GENERAL MOTORS ROLLS OUT A NEW seatbelt technology aimed at helping select U.S. models reach or retain coveted 5-star safety ratings under stricter testing guidelines from the National Highway Traffic Safety Admin.

GM calls it a Dynamic Locking Latch Plate (DLLP), which allows webbing of the seatbelt to pass through freely and provide the same comfort and convenience of traditional restraint systems.

However, in the event of a crash, the locking plate clamps to prevent transfer of the webbing, holding the lower torso in place and reducing load on the occupant's chest. It also keeps the legs from impacting the dashboard.

The webbing's motion across the plate, as the occupant moves forward in the crash, causes it to clamp. The action is entirely mechanical.

“It is a cool little device,” says Larry Kwiecinski, engineering group manager-Vehicle Safety Integration at GM, and “a key enabler” to meeting GM's crash requirements.

“It helps us control the lower torso in a crash, it keeps the femurs from contacting the instrument panel and it also gives us better tuning and control capability for the upper torso. We can then tune the retractor pretensioners to better interact with the airbags during the crash event.”

Motivation for the technology comes from the stricter 5-star rating system NHTSA is employing for the '11 model year.

Realizing its 32-year-old New Car Assessment Program had lost some of its teeth because so many new cars and trucks were achieving the highest ratings with relative ease, NHTSA beefed up the standard with tougher testing.

For example, 96% of front- and side-impact crash-tested vehicles in the '08 model year received four or five stars.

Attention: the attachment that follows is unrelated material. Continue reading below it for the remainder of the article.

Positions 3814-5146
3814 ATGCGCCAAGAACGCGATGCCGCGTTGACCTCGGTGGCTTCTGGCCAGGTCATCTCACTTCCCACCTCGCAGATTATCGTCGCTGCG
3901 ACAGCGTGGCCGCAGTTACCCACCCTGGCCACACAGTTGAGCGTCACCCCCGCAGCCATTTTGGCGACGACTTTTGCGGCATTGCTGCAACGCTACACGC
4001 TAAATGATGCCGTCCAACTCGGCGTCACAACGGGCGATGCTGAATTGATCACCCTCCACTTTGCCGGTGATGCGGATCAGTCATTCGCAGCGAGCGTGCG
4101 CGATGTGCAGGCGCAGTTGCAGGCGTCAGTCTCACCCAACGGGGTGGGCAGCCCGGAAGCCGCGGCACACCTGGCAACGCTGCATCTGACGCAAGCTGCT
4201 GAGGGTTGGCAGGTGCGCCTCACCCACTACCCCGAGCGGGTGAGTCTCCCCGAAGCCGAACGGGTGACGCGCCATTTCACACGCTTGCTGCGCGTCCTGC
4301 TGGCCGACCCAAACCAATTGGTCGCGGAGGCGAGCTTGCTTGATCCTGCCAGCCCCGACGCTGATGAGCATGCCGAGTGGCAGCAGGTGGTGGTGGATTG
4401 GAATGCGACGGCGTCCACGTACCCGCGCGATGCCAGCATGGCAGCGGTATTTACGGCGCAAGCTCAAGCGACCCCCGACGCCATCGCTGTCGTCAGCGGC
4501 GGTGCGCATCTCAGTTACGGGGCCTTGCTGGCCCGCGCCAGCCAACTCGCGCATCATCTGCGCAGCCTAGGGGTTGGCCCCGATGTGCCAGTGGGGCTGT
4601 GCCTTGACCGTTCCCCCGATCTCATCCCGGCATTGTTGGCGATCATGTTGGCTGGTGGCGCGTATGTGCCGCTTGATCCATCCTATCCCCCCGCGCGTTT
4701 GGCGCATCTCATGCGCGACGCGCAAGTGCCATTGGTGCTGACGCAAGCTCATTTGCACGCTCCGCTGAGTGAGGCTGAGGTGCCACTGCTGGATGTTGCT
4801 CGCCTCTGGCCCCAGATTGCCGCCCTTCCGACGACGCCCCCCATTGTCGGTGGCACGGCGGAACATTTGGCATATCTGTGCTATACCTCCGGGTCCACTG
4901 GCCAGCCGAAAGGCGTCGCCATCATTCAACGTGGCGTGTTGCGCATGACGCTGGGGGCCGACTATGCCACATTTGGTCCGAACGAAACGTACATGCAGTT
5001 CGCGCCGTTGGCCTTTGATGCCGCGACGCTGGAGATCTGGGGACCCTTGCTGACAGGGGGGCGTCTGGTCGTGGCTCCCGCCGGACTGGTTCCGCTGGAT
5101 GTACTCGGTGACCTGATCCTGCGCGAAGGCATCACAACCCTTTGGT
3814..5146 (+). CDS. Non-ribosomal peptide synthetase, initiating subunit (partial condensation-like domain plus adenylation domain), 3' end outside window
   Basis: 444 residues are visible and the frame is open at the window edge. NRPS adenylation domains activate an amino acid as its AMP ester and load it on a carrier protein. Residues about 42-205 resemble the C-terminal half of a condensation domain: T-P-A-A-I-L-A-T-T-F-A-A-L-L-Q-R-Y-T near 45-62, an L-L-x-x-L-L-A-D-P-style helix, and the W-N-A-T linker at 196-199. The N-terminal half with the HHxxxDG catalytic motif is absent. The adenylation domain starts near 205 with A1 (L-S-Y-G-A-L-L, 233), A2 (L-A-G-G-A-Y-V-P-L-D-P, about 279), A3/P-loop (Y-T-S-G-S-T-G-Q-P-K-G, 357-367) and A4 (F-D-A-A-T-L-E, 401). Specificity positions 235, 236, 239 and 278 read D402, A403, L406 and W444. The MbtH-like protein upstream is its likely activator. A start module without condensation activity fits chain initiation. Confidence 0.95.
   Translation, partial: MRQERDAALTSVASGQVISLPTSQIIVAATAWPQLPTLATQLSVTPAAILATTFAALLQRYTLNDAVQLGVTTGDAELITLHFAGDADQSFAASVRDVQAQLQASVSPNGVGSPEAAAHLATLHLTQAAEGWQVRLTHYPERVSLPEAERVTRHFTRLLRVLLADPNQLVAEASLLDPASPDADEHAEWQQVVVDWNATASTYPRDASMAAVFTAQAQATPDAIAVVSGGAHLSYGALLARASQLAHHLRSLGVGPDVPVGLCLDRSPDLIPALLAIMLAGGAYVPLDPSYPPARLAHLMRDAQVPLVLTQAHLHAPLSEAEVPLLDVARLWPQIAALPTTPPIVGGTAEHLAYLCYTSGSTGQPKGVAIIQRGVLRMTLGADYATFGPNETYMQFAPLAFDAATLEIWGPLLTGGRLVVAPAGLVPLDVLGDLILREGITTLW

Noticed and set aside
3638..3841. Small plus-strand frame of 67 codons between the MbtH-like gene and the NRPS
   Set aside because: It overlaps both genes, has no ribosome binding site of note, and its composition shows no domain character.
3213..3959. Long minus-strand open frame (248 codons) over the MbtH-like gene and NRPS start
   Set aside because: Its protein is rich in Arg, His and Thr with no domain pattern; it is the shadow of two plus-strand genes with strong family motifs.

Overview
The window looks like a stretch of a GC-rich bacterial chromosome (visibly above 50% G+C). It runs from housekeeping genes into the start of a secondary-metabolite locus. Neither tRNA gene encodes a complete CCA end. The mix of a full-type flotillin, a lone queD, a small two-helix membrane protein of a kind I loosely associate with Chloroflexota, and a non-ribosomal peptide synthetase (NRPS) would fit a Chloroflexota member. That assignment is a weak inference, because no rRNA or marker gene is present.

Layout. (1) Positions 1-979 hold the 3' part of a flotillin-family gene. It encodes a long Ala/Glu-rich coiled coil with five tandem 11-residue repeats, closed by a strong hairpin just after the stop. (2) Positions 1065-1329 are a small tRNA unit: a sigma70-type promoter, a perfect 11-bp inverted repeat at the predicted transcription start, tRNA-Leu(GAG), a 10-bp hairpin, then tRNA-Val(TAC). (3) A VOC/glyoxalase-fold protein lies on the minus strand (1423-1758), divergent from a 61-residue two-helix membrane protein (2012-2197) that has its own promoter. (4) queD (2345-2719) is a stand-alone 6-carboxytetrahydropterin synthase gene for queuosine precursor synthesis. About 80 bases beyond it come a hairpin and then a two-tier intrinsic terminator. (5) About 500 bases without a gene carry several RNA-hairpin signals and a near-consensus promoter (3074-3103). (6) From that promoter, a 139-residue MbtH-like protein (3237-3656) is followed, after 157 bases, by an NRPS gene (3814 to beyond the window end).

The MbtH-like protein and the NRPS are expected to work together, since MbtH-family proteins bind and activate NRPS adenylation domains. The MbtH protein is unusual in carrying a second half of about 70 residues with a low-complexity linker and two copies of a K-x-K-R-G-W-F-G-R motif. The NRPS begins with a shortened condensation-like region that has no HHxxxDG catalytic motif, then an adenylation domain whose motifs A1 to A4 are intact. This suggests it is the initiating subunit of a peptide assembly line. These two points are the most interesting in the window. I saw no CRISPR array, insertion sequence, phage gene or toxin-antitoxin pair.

The revamped NCAP still includes criteria for front and side collisions, but now also requires testing for small-stature adults and for neck and femur injuries, as well as chest deflection or crush. It also adds an “oblique pole” crash test against the driver's side door.

Industry safety experts estimate vehicles once performing at a level earning the highest 5-star rating would receive a 3-star assessment under the new testing, and safety continues to be a key differentiator for auto makers on the dealership floor.

“The rating is very difficult,” says Kwiecinski, whose group designs, engineers and integrates safety technologies into particular vehicle lines at GM. “Very difficult criteria levels (and) five stars are critical in the marketplace.”

The new government rating system put auto makers under a tight deadline. NHTSA announced in 2007 it would add tougher testing, but the final standards were delayed twice.

Auto makers found themselves forced to make safety additions to reach or retain the highest ratings, instead of baking them into a product earlier in its development cycle.

“We didn't have loads of time,” Kwiecinski admits. “We had to act quickly to come up with a creative solution.”

Adding knee bags, which are beginning to appear on more vehicles, would have been one logical solution for GM. But it also would have called for a major redesign on some models to accommodate the hardware. So working with its suppliers, the auto maker decided to address its restraint system instead.

GM does not disclose the supplier of the latch system, but Ward's learns Takata is the provider, along with a new “shock-proof” buckle housing that stays latched better in a crash. Safety experts TRW and Autoliv also make similar locking plate systems.

The auto maker is not the first to market with DLLP, although it is an early adopter and will drive volume installation of the latch system.

Mechanical pieces inside the DLLP, such as two clamps and a pair of springs, make for a bigger latch housing that is surprisingly hefty to grasp in an era when such units are being downsized.

But GM says it has received positive anecdotal feedback, with some customers saying the latch is easier to grab over their shoulder.

During Ward's 10 Best Interiors testing earlier this year, editors found the latch does insert into the buckle stalk easily and responds with a solid “click” to tell passengers they are buckled up.

The DLLP is not considered a low-cost solution to meeting an auto maker's crash requirements, industry sources say, but the business case made sense for GM under the tight timetable and given the alternative of an expensive redesign.